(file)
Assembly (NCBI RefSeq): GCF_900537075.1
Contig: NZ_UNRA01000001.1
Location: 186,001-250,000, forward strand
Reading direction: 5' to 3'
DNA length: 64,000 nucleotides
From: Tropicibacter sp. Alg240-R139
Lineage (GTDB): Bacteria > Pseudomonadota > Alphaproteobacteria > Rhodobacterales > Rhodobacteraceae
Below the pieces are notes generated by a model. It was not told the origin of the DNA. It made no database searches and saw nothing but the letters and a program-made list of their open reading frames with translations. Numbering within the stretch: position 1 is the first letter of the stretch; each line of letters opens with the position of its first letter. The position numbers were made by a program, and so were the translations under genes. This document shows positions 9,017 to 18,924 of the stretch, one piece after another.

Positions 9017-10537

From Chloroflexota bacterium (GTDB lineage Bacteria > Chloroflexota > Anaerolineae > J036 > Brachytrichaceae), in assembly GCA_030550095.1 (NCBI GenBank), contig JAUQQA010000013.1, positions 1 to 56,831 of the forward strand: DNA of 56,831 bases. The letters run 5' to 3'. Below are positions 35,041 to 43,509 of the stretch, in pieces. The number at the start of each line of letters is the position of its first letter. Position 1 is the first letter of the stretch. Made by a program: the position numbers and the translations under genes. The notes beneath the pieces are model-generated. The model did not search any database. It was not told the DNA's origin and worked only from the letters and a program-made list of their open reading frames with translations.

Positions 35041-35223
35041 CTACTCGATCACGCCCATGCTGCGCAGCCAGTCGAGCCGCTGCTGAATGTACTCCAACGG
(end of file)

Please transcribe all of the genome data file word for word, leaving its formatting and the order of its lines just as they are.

Assembly (NCBI RefSeq): GCF_900537075.1
Contig: NZ_UNRA01000001.1
Location: 186,001-250,000, forward strand
Reading direction: 5' to 3'
DNA length: 64,000 nucleotides
From: Tropicibacter sp. Alg240-R139
Lineage (GTDB): Bacteria > Pseudomonadota > Alphaproteobacteria > Rhodobacterales > Rhodobacteraceae
Below the pieces are notes generated by a model. It was not told the origin of the DNA. It made no database searches and saw nothing but the letters and a program-made list of their open reading frames with translations. Numbering within the stretch: position 1 is the first letter of the stretch; each line of letters opens with the position of its first letter. The position numbers were made by a program, and so were the translations under genes. This document shows positions 9,017 to 18,924 of the stretch, one piece after another.

Positions 9017-10537

From Chloroflexota bacterium (GTDB lineage Bacteria > Chloroflexota > Anaerolineae > J036 > Brachytrichaceae), in assembly GCA_030550095.1 (NCBI GenBank), contig JAUQQA010000013.1, positions 1 to 56,831 of the forward strand: DNA of 56,831 bases. The letters run 5' to 3'. Below are positions 35,041 to 43,509 of the stretch, in pieces. The number at the start of each line of letters is the position of its first letter. Position 1 is the first letter of the stretch. Made by a program: the position numbers and the translations under genes. The notes beneath the pieces are model-generated. The model did not search any database. It was not told the DNA's origin and worked only from the letters and a program-made list of their open reading frames with translations.

Positions 35041-35223
35041 CTACTCGATCACGCCCATGCTGCGCAGCCAGTCGAGCCGCTGCTGAATGTACTCCAACGG